Coughing is a reflex action of the throat to rid itself of any built up mucus or phlegm.

Coughing is not a disease, however it may indicate respiratory problems. By looking at what is coughed up (mucus, phlegm or blood - the colour and consistency), the frequency of coughing and whether there is any pain involved, it is possible for doctor’s to pinpoint the underlying problem.

You cough when the membranes lining the respiratory tract produce excessive mucus or phlegm. These secretions help to protect your airways from infections and irritants. Coughing is the way of getting rid of this accumulation. Coughing prevents the breathing passages from closing and also prevents infected mucus from falling into your lungs and bronchial tubes which can be very dangerous.

Although coughs have many different patterns, they may be categorised according to two characteristics (duration and productivity).

Duration refers to how long the person needs to cough. A cough can come and go quickly, as when you cough up something stuck in your throat; it can last for several days if you have a cold; or it can be persistent and chronic, as when you have chronic bronchitis.

A productive cough is one that produces mucus or phlegm. White or clear phlegm is quite common. Yellow thick phlegm usually indicates the onset of infection.

A non-productive cough is a dry cough.


Anything that obstructs the windpipe or breathing passages can cause a cough. The most common cause is the common cold, flu, and sinusitis. The mucus in the breathing passages causes the cough.

Coughs can also be triggered when you accidentally inhale small objects, such as pieces of food, or breathe in dust, cigarette smoke, and fumes.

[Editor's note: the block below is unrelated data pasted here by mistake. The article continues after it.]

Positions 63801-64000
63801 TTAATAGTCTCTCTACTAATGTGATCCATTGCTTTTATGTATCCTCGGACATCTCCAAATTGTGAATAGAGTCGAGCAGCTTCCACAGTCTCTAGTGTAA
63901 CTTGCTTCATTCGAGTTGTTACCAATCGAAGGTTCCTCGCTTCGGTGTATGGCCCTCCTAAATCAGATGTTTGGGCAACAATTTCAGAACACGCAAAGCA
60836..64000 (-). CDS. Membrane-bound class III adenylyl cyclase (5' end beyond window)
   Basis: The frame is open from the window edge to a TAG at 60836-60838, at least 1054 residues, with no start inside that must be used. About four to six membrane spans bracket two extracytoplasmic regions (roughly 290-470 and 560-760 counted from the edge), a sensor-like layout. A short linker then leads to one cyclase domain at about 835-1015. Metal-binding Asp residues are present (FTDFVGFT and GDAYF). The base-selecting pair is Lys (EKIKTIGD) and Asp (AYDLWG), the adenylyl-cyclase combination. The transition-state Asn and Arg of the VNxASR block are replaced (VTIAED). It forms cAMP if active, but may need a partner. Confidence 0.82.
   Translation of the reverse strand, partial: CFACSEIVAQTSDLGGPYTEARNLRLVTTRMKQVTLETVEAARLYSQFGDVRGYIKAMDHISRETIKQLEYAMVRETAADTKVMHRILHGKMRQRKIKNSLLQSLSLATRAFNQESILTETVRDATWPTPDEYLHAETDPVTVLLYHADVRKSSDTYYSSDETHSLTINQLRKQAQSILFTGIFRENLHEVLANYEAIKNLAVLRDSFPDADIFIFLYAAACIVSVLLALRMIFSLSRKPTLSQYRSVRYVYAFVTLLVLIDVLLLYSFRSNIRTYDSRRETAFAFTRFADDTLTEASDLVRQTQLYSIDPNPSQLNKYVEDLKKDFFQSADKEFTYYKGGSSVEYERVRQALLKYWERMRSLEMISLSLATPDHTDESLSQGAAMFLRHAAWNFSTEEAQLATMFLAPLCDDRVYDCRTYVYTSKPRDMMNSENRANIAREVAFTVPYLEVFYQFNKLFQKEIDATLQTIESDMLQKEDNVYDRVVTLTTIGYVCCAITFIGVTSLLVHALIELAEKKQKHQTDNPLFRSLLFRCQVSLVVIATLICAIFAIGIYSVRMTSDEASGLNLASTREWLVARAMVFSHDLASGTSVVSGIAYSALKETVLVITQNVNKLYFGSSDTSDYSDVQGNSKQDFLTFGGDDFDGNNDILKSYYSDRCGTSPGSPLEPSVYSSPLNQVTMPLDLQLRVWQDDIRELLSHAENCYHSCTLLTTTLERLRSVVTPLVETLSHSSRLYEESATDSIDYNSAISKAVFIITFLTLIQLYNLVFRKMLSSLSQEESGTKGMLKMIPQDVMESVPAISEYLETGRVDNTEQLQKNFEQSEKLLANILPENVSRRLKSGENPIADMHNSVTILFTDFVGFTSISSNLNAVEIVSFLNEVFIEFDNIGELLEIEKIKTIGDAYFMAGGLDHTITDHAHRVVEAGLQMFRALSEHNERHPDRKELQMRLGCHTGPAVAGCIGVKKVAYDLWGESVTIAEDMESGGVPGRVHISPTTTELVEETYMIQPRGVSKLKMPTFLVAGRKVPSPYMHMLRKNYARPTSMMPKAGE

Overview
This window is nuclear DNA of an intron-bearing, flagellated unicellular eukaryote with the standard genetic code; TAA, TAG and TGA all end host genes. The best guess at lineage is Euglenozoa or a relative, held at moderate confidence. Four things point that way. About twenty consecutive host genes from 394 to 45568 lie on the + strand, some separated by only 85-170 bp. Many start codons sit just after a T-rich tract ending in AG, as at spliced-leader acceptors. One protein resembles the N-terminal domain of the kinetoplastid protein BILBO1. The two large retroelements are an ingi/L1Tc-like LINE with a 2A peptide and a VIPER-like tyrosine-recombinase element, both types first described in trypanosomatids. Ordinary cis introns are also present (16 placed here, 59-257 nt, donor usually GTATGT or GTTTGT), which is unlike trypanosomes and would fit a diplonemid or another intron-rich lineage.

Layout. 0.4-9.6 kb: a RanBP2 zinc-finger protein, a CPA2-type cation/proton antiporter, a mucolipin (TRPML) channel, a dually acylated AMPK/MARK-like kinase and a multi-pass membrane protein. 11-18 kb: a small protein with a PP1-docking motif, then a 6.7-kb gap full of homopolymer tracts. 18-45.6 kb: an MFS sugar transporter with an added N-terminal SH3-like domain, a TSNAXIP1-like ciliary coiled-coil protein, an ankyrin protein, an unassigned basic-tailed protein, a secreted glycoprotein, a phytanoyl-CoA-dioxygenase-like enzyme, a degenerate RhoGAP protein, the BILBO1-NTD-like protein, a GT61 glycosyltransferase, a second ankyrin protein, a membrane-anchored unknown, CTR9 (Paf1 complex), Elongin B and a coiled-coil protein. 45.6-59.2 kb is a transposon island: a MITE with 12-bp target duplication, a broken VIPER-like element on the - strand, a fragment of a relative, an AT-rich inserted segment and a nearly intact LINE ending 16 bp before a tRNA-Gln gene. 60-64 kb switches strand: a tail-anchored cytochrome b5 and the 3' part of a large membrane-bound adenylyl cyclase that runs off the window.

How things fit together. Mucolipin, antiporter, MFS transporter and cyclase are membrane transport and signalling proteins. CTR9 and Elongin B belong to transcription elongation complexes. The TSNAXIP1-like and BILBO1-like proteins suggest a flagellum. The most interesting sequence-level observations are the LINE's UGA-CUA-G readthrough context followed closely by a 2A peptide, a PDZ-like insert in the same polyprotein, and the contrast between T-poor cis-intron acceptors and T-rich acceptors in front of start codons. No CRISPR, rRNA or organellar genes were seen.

Coughs can cause irritations to the airways themselves if not treated.

Drugs can cause coughing fits along with smoking. Smoking is a major cause of coughing and quite often smokers bring up thick phlegm. This is dangerous and usually indicated that they are in the first stages of chronic bronchitis, emphysema, tuberculosis or lung cancer.

Any persistent cough may be a symptom of an underlying illness. Talk to your doctor about your type of cough, the frequency, the phlegm etc to allow him to diagnose the cause.

Although some of the chronic lung diseases in which coughing may be a symptom are incurable, most are treatable


Having a cough is not necessarily dangerous especially if it is present with typical ‘cold-like symptoms’ such as a runny nose, sore throat and sneezing. This may be simply a case of the common cold.

Since coughing (particularly a phlegmy cough) is a protective response by the body, suppressing it with cough medicine not only reduces the clearing action but may serve to cover up a more serious underlying problem. See your doctor if the coughing goes on for longer than 7 - 10 days.

Antibiotics are not normally prescribed for a cold or a viral infection, the best remedy for this is bed rest and cold relieving remedies (see colds and flu). However antibiotics might be prescribed for an underlying bacterial infection. If your cold or flu produces thick, sticky sputum, an expectorant may help to clear your lungs.

A non-productive cough can be treated by over the counter cough suppressants, cough lollies and soothers. Many over-the-counter products contain ingredients that will slightly numb your irritated throat and may provide temporary relief.

Ultimately, for any cough that persists for more than 7 to 10 days, seek medical advice.

When to seek further professional advice

*  Your cough lasts for more than 7 to 10 days
*  Your cough produces yellow, green, pink, or rust-colored sputum.
*  Your cough is severe, enduring, and accompanied by any of the following signs: hoarseness, sore throat, shortness of breath, wheezing, chest pains or tightness, a temperature, headache, back and leg aches, fatigue, rashes, or weight loss. See your doctor immediately if you have any of these additional symptoms.


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